courses in chronological order, and that only one course be taken each semester.
The Following Courses are Required for a Certificate:
PS 793D The Foundation Tradition: Carmel 1200-1300 3 cr.
Examines the early documents and development of the Carmelite Order and
its spirituality from its foundation (c.1206) through its first century, as
Carmel moved from a community of hermits to an international order of
Instructor: Patrick McMahon, O. Carm
PS 793E The Reforming Tradition: Carmel 1300-1500
Instructor: Patrick McMahon, O. Carm.
Examines the attempts to animate the Carmelite tradition
through the social and religious turbulence of the later Middle Ages and how
these attempts influenced the later Carmelite tradition which culminated in the
reforms of St. Teresa.
PS 793F The Reform of Teresa of Avila: 1500-1600
Instructor: Steven Payne, O.C.D.
Studies the reform of the Order by Teresa of Avila, and the
beginning of the Discalced Carmelites: the spiritual themes of Teresa and John
of the Cross.
PS 793G Carmel Through the Modern Era: 1600-Present
Instructor: Steven Payne,
Studies the reform of Touraine and the later history of the
Carmelites; the contributions of Lawrence of the Resurrection, Elizabeth of the
Trinity, Thérèse of Lisieux, Titus Brandsma, and Edith Stein.
Note: The instructor of record is responsible for the course
syllabus, is available for consultation during the course, and makes the final
evaluation. Adjunct readers may assist the instructor of record with responses
to assignments. Occasionally, an instructor may not be available to offer a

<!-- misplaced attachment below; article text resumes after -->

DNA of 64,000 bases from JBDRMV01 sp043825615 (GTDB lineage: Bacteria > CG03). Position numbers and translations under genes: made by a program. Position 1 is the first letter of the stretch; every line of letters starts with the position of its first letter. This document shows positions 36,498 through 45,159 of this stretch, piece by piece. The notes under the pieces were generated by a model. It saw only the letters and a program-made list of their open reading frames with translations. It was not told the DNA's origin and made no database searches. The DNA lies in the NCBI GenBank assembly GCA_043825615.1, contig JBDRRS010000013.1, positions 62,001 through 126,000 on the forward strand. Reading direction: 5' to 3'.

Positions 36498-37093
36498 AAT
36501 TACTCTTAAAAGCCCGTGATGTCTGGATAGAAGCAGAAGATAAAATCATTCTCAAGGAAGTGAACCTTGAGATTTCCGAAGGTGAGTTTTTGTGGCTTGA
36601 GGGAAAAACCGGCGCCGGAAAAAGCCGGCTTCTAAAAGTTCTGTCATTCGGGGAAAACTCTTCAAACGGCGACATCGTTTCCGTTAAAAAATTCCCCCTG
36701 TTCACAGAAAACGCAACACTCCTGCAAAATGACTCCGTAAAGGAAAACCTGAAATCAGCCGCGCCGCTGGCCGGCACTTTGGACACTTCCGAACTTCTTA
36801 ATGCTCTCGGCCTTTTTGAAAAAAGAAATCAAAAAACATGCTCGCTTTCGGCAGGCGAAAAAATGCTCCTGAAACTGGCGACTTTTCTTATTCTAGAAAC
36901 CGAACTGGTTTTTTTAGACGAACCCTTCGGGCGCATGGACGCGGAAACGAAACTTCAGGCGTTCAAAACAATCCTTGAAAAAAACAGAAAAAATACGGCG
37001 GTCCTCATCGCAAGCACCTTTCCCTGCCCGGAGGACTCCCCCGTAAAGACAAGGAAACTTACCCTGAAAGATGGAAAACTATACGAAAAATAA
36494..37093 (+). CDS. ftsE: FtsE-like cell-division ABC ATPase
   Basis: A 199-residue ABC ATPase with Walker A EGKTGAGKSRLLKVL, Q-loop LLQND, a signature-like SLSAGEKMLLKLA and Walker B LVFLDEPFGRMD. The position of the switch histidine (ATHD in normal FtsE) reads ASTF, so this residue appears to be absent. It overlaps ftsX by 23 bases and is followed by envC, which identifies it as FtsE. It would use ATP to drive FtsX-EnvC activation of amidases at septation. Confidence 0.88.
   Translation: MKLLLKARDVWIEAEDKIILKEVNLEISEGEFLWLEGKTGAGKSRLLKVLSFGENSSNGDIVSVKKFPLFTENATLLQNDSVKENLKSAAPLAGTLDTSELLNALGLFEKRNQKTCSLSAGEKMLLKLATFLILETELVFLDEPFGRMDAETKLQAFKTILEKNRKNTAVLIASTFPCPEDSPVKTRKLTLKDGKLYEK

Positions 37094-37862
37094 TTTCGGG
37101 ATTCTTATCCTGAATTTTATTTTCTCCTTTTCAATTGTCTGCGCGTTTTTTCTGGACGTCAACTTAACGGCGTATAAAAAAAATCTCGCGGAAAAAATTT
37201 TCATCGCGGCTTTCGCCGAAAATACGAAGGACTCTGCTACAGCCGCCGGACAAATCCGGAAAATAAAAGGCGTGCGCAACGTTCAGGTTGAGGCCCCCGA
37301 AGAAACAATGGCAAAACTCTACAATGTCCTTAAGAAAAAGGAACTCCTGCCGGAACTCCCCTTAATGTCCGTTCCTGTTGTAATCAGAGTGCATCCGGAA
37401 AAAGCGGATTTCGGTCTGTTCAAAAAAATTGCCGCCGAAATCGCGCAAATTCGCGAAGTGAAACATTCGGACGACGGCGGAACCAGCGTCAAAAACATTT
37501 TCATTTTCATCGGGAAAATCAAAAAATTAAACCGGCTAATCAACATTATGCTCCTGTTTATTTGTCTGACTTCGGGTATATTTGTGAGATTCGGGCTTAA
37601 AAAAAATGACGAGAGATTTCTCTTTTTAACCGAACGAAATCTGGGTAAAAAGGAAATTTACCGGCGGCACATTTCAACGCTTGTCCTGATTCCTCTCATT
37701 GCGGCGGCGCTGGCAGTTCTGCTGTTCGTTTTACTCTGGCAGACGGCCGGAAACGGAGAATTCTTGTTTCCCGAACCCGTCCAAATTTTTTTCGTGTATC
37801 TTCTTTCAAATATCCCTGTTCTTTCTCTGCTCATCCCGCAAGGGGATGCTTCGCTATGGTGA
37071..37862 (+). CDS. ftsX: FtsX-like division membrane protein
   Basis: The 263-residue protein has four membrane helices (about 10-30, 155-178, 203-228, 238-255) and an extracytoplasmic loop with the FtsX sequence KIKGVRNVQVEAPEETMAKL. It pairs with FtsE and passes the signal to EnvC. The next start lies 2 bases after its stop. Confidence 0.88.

course in a given semester.
One of the following courses is required for a certificate
PS 794A Teresa of Avila I: Introduction 3 cr.
Instructor: John Welch, O.
A study of Teresa’s spirituality as presented in her major
writings: Life, The Way of Perfection, and The Interior Castle.
PS 794B Teresa of Avila II: Special Themes 3 cr.
Instructors: Vilma Seelaus, O.C.D. / John Welch, O.Carm.
A thematic approach to the spirituality of Teresa of Avila.
Particularly appropriate for those who have had a basic introduction to the
writings and spirituality of St. Teresa. Humility and prayer are
example themes which invite a contemporary interpretation.
One of the following courses is required for a Certificate:
PS 768A John of the Cross I: Introduction 3 cr.
Instructor: Michael Dodd
The spirituality of John of the Cross through a study of his
major poems and their commentaries: Ascent of Mount Carmel/ Dark Night, The
Spiritual Canticle, and The Living Flame of Love.
PS 769B John of the Cross II: Special Themes
Instructors: Constance FitzGerald, O.C.D. / Michael Dodd
A thematic approach which explores the language of desire and wisdom in John of the Cross’ writings. The student
develops an understanding for the contemplative movement John describes.
Appropriate for those who have had an introduction to John’s writings and
Electives:One of the following courses is required for a
PS 767 Thérèse of Lisieux 3 cr.
Instructor: John Russell, O. Carm.
An examination of the life and spiritual teachings of this
Patroness of the Missions and newest Doctor of the Church. Thérèse has been
called "a Vatican II in miniature," anticipating a church guided by
love, respectful of human dignity, grounded on the gospel, with a mission
PS 806 Methods of Contemplative Prayer 3 cr.
Instructor: Ernest Larkin, O. Carm.
Selected contemporary prayer forms of meditation and
centering will be compared with traditional Carmelite teaching on prayer. Lectio
Divina, The Cloud of Unknowing, Teresa of Avila, John of the Cross, and